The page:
State investigation continuing after 4th case confirmed; holiday party may be link

Hepatitis outbreak centered in Homer

Posted: Wednesday, January 17, 2001

Four cases of hepatitis A were confirmed in a memo released Tuesday by the Alaska Division of Public Health. All four are Homer residents. Three additional cases involving one individual each from Anchor Point, Soldotna and Anchorage also are suspected.

Hepatitis A, a liver disease caused by the hepatitis A virus, is spread by putting something in the mouth that has been contaminated by fecal matter of a person with hepatitis A, according to information from the National Center for Infectious Diseases.

Although there still is no conclusive evidence linking the cases, all individuals, as well as approximately 275 others, had attended a Dec. 2 Icicle Seafoods company-sponsored party held at Land's End Resort.

"This is an annual event we've held for the past 25 years," said Don Giles, Icicle Seafoods Inc. CEO, of the gathering of employees, business associates and fishers.

"It's a lot of people we do business with, so we're certainly concerned and cooperating with whatever the state wants us to do."

Giles said the list of people attending the party has been given to the state.

"They're in the process of contacting them," he said. "That's how they wanted to do it."

The first individual became ill Dec. 27 and was confirmed to have the virus Jan. 8. By Jan. 10, two other cases also were confirmed.

State epidemiologist Louisa Castrodale and other personnel from the Public Health Center and Department of Environmental Conservation traveled to Homer on Thursday to visit the resort, interview resort employees and distribute information on hepatitis A to more than 25 food service establishments in the area.

Fifty-two of the people who attended the Dec. 2 party have been interviewed regarding symptoms they may have experienced. Serum samples were collected from 48 individuals. Samples also were taken from resort employees, none of whom reported having any symptoms while working at the party.

To date, none of 12 blood samples collected on Thursday and Friday have shown abnormal liver functions. Results from the remaining specimens are expected in the near future.

"Preliminary analysis suggests that cold crab legs were associated with (the) illness," Castrodale said. However, she said further analysis is necessary.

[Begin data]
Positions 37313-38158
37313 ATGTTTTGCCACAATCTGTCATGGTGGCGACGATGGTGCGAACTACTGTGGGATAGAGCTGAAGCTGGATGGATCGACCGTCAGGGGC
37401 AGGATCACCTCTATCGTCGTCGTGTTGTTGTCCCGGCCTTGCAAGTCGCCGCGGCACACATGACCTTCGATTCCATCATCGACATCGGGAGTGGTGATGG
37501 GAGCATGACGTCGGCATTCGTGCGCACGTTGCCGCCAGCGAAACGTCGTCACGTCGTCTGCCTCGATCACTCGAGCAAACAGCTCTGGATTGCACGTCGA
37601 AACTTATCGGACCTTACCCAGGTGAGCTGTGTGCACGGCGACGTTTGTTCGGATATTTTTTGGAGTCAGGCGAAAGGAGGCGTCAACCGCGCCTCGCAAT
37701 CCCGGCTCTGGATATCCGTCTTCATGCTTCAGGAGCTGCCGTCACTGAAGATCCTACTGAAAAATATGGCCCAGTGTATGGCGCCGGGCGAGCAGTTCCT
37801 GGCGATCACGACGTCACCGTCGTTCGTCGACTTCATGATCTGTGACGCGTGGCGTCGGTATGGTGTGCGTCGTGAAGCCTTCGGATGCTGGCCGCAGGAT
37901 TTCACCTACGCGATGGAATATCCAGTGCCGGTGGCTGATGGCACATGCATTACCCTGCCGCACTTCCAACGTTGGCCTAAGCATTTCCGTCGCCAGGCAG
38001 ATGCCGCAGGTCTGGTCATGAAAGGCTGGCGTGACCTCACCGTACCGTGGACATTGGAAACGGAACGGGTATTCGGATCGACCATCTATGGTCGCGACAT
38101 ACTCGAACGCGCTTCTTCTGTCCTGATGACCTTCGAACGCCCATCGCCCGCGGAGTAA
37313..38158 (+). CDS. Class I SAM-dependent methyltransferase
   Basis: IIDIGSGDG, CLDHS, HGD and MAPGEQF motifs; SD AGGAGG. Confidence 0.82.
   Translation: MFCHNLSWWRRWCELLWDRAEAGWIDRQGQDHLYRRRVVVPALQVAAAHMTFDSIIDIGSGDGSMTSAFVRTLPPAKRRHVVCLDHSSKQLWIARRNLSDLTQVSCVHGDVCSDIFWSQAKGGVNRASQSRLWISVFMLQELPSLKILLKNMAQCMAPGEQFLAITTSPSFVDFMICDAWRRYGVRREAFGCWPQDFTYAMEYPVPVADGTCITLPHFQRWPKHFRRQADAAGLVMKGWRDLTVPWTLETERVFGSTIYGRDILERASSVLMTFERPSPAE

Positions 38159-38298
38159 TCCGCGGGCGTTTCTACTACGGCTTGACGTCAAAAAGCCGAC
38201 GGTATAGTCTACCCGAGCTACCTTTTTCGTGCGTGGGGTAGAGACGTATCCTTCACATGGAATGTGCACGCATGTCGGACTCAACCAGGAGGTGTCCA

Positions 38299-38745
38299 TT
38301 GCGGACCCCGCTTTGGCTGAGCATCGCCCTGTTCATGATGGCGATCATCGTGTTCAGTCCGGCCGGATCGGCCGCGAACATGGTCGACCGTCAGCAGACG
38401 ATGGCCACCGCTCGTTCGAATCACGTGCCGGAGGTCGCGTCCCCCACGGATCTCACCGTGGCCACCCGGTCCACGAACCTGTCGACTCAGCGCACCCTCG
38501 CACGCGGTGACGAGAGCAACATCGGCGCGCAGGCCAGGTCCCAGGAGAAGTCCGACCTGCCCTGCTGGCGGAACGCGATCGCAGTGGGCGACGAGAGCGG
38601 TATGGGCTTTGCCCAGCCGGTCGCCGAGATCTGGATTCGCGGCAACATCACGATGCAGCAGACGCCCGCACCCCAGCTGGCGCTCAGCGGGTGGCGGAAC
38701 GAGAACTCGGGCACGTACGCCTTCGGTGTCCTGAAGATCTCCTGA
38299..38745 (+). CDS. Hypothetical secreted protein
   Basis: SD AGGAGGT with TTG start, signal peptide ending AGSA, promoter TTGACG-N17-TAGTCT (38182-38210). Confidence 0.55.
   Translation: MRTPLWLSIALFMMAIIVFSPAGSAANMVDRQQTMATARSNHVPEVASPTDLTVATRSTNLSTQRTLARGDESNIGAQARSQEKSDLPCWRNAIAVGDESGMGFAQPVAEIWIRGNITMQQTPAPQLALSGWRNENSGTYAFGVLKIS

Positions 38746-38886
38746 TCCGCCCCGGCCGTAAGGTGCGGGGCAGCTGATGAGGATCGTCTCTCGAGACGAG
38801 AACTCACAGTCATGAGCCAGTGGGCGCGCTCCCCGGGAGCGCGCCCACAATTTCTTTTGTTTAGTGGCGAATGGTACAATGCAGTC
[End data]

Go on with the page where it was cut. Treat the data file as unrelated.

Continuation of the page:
"We're trying to get an idea about what is similar about the people who we think have hepatitis A," Castrodale said. "Even though those people ate the crab legs, many other people did, too. We need to decide what made those six people different.

"We did in-depth interviews with both the people that were ill and not ill trying to see what's similar about those people."

On Thursday, the state's Section of Epidemiology contacted the Hepatitis Branch at the U.S. Centers for Disease Control and Prevention in Atlanta, Ga.

"CDC advised that immune globulin should be given to close contacts and close family members of all the cases," Castrodale said. "But there is no specific treatment for hepatitis A. It takes about a week or two to fully recover. They just need to rest."

According to the National Center for Infectious Diseases, 33 percent of Americans have evidence of past hepatitis A infection. Symptoms include: jaundice, fatigue, abdominal pain, loss of appetite, intermittent nausea and diarrhea.

An Infectious Disease Report published by Alaska's Division of Public Health reports nine cases of hepatitis A in Alaska in 2000 and four in 1999.

A public health alert issued Friday gave Kenai Peninsula and regional health care providers details of the investigation and the disease. Health care officials were asked to report suspected or confirmed cases to the state's Section of Epidemiology at (907) 269-8000 during business hours or (800) 478-0084 after hours.

Charlie Franz, CEO of South Peninsula Hospital in Homer, said the state is taking the lead in the investigation.

"Those folks are the experts," Franz said. "This is a public health issue. By state law, they are the people who have the responsibility with it. We work with them to support them, but it's their ballgame."

Reports on the state's investigation can be found on the Web at

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